Ford Pulls The Plug On Electric Vehicle Spending!
The American automaker, Ford Motor Company, is facing yet another setback in its electric vehicle (EV) business as it announced plans to significantly scale back a battery plant being built in Michigan. The company is struggling to turn a profit in its EV division and is facing intense criticism and scrutiny over its partnership with a Chinese battery manufacturer.
On Tuesday, Ford confirmed that it would resume the construction of its electric battery plant in Marshall, Michigan, but with a reduced size and projected job creation. The company had initially announced plans to invest $3.5 billion in the project, creating 2,500 jobs and a gigawatt capacity of 35 gigawatt hours. However, Ford now plans to reduce the plant’s size by over 40% and job creation by more than 30%, creating only 1,700 jobs and a capacity of 20 GWh.
“This decision is a result of our efforts to balance investment, growth, and profitability while remaining committed to our long-term strategy for electric vehicles,” Ford said in a statement.
The company’s struggles in its EV business were further highlighted in its recent third-quarter report, where it reported a loss of $1.3 billion in its EV division. This equates to a loss of $62,016 per EV sold in that period. Despite higher revenues, Ford projected a staggering loss of $4.5 billion in 2023 alone for its EV division.
More EV troubles:
With consumer EV demand below expectations, Ford scales back EV battery plant plans. 800 jobs evaporate.
— Steve Milloy (@JunkScience) November 21, 2023
Ford’s decision to scale back the battery plant is also a blow to President Biden’s green energy agenda, which includes policies to promote the growth of the EV industry. The President’s goal of ensuring half of all U.S. car purchases are zero-carbon by 2030 now faces another hurdle.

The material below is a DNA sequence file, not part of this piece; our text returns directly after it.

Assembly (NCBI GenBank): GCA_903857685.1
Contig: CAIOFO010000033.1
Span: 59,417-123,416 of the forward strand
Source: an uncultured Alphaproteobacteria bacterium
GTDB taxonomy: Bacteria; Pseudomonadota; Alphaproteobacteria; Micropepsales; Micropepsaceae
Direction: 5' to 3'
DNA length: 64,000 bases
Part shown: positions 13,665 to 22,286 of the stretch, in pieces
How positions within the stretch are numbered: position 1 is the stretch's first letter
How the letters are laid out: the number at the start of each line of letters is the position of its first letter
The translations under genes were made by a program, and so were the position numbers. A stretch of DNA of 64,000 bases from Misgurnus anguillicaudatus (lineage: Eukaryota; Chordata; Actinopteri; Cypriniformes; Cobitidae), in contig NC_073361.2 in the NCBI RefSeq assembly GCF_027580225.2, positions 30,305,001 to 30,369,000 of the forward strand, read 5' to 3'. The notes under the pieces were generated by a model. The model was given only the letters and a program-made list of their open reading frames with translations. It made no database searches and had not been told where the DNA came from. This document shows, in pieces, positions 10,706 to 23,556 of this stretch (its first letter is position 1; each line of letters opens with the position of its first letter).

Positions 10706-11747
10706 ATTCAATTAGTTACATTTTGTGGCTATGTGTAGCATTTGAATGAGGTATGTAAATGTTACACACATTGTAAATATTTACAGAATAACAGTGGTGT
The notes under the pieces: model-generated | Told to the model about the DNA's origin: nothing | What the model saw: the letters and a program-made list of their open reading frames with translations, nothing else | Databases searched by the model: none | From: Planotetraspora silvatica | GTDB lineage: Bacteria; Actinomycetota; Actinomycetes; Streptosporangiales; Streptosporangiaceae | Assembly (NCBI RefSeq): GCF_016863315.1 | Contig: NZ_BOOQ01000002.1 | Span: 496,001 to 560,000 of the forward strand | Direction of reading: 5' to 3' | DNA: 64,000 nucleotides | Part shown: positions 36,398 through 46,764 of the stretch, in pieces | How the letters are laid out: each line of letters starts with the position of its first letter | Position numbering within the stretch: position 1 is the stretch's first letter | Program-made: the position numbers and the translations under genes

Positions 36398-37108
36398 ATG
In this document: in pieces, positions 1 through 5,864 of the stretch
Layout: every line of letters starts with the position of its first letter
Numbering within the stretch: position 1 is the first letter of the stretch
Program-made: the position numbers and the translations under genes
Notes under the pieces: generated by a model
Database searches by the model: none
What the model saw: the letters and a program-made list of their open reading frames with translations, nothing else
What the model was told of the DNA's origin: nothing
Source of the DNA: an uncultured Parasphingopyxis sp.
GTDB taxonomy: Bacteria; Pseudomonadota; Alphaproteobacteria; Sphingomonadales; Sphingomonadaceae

The announcement also comes amidst widespread criticism and congressional scrutiny over Ford’s partnership with Chinese battery manufacturer, Contemporary Amperex Technology (CATL). The company had announced its agreement with CATL to manufacture battery cells at the Marshall plant in February.
Republicans and national security experts raised concerns over this partnership, citing CATL’s ties to the Chinese Communist Party (CCP). While not state-owned, CATL has had financial investments from Chinese individuals tied to the CCP. The CPPCC National Committee, led by the CCP’s Politburo Standing Committee, also highlighted CATL’s contribution to China’s strategic control over lithium supply chains.
In September, a group of House Republicans wrote to Ford CEO Jim Farley expressing concerns over the project, stating that it could “jeopardize national security by furthering dependence on China.” They also warned about the risks of China gaining control over domestic EV production, especially given the current geopolitical tensions between the two countries.
The news of Ford’s scaled-back battery plant has sparked renewed criticism and calls for the company to reconsider its partnership with CATL. Michigan state House Republican Leader Matt Hall called the deal “a disaster” and urged Governor Gretchen Whitmer to right-size state funding, stating that taxpayers should not be on the hook for her failure.
Ford’s decision to cut back on its electric battery plant is a significant blow to the company’s efforts to transition to EVs and a setback for President Biden’s green energy agenda. With ongoing scrutiny and criticism over its partnership with a Chinese battery manufacturer, the future of Ford’s EV business remains uncertain.